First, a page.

Biomechanical analysis of hip and thigh muscle activities during single leg sit to stand in normal, healthy adults.
Ambrose, Thomas SPT; Barone, Emily SPT; Duhammel, Zachary SPT; Ludwig, Caroline SPT; Parish, Jena SPT; Mohamed Kohia, PT, Ph.D., MS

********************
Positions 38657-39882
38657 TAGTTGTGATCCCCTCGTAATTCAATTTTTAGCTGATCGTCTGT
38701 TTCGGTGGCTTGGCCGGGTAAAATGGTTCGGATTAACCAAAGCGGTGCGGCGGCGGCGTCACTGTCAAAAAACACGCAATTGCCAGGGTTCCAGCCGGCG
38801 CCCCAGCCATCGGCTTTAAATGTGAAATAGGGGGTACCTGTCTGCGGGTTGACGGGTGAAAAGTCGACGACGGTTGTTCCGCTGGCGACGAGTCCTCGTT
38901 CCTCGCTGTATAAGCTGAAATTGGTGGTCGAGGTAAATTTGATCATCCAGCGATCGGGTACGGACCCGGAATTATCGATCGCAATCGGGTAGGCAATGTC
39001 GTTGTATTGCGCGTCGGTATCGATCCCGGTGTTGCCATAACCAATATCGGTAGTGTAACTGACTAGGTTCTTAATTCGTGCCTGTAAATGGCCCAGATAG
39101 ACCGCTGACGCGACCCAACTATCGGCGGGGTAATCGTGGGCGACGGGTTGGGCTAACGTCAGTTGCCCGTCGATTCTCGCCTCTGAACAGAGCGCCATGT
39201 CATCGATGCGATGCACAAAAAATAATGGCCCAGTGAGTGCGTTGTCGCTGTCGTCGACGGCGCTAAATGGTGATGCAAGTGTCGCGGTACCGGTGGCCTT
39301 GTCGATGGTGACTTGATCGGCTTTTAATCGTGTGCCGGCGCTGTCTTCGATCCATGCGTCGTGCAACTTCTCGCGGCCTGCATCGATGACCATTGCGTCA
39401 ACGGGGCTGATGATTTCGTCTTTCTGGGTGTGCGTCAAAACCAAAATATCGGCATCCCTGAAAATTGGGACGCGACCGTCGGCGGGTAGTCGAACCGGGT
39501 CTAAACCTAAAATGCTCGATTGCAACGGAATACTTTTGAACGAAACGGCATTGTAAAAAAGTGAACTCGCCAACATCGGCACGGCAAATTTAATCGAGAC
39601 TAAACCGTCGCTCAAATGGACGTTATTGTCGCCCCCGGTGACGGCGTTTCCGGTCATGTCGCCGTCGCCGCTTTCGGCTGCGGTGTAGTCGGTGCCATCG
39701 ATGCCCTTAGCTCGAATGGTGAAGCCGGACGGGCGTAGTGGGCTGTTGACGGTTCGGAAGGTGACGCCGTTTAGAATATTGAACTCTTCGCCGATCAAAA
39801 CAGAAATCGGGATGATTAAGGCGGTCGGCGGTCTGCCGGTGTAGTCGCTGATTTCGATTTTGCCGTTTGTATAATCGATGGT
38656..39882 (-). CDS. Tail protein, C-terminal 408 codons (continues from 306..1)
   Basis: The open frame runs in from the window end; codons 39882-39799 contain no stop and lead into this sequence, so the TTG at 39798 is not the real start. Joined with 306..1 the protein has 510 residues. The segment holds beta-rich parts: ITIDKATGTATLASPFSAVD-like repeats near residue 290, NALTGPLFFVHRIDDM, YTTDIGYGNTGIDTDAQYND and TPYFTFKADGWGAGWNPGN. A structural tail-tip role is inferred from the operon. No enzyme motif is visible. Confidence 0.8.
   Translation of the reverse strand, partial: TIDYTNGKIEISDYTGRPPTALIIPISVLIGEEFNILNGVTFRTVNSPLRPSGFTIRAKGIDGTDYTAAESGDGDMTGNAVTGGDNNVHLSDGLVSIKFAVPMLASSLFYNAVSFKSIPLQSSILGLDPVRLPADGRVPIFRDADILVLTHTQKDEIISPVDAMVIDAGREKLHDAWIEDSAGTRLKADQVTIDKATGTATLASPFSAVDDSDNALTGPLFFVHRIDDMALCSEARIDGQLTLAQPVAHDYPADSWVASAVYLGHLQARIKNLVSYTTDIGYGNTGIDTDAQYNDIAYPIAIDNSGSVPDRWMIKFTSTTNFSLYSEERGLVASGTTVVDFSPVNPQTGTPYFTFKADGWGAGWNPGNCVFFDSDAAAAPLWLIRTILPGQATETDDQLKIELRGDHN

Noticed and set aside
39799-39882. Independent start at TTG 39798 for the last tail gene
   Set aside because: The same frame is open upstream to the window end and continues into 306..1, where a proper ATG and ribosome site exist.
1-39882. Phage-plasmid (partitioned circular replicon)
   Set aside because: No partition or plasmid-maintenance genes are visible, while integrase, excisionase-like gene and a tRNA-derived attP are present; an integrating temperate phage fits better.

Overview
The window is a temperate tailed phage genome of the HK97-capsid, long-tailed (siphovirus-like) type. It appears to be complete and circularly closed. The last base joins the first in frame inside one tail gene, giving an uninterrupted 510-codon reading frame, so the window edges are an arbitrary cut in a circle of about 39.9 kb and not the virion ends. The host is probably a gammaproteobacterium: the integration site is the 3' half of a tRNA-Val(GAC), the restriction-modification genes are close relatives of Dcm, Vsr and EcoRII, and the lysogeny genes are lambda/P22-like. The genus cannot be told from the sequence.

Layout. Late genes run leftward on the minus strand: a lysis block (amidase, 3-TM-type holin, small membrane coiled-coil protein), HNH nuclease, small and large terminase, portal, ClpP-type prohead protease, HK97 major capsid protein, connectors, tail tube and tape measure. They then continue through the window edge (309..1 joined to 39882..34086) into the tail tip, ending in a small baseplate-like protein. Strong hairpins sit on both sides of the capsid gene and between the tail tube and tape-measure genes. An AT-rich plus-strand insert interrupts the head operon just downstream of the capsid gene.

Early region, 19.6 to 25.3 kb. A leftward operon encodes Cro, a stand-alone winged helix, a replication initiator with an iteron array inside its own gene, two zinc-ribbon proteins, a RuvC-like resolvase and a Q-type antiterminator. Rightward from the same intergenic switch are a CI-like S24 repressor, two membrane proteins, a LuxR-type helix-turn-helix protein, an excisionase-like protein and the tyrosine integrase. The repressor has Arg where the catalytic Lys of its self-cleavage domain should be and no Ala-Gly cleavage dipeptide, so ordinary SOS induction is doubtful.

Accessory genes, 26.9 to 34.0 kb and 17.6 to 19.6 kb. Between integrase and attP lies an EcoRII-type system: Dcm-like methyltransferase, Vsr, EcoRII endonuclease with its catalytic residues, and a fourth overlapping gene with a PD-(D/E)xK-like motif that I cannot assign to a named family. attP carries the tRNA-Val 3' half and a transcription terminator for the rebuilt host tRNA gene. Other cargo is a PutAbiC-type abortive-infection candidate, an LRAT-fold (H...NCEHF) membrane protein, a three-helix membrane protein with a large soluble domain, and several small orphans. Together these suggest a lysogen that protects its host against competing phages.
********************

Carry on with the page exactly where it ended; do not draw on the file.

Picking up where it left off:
Purpose/Hypothesis: The objective of this study was to find out the electromyography (EMG) activity in targeted muscles of the lower extremity during single leg sit to stand when accounting for leg dominance and the use of armrests. It was hypothesized that greater EMG activity would be seen in the non-dominant leg compared to the dominant leg and without the use of armrests as compared to the use of armrests. It was also hypothesized that some muscles tested would show a greater EMG activity than others. Subjects: A total of 56 subjects between the ages of 18 and 35 years old with no history of knee injuries participated in this study. Six subjects were excluded from the final count due to faulty data collection. Materials/ Methods: Surface bipolar electrodes were attached to the adductor magnus, tensor fasciae latae, sartorius, gluteus medius, gluteus maximus,vastus medialis, vastus lateralis, rectus femoris, biceps femoris, and semimembranosus to record the EMG activity of those muscles during single leg sit to stand. Patients were asked to perform four total trials: dominant leg with armrests, dominant leg without armrests, non-dominant leg with armrests, and non-dominant leg without armrests. Rest periods were allotted between trials. Results: There was a significant difference in muscle activation with the use of an armrests/no armrest (.008) with greater muscle activation without the use of the armrests (355.473 > 316.545). There was a significant difference between the dominant leg/nondominant leg (.024) with greater muscle activation during use of the nondominant leg (370.263 > 301.756). There was also a significant difference between the following 7 muscle pairs (.000): Vastus Lateralis > Adductor Magnus (474.75, 243.68, p.000); Vastus Medialis > Adductor Magnus (441.83, 243.68, p.000); Semimembranosus > Gluteus Medius (406.85, 187.75, p.000), Vastus Lateralis > Gluteus Medius (474.75, 187.75, p.000); Vastus Medialis > Gluteus Medius (441.83, 187.75, p.000); Vastus Lateralis > Rectus Femoris (474.75, 259.48, p.000); and Vastus Medialis > Rectus Femoris (441.83, 259.48, p.001). Conclusions: The results of this study suggest that muscle activity is greater without the use of an armrest and with the use of the non dominant leg during single leg sit-to-stand. The data also highlights the 7 muscle pairings that have a significant difference and are therefore most crucial during sit-to-stand, allowing for physical therapists to better prevent related injuries, enhance stability for functional activities, as well as plan lower extremity strength training rehabilitation programs. Clinical relevance: Based on the results of this study, it is our recommendation to consider the patient’s leg dominance when developing a plan of care, as their is a significant increase in EMG firing of the non-dominant leg during single leg sit-to-stand. Also, the use of the upper extremity decreases the firing rate of lower extremity musculature which can be used to progress a patient into more difficult tasks. Finally, the results show that during a single leg sit-to-stand the vastus lateralis and vastus medialis have high EMG activity in comparison to hip abductors (gluteus medius), adductors (adductor magnus), medial hamstring (semimembranosus) and the rectus femoris. This data encourages the clinician to utilize a single leg sit-to-stand in patients that require more isolated firing of the vastus medialis and vastus lateralis, such as a patient with patellar tendinopathy from weak knee extensors.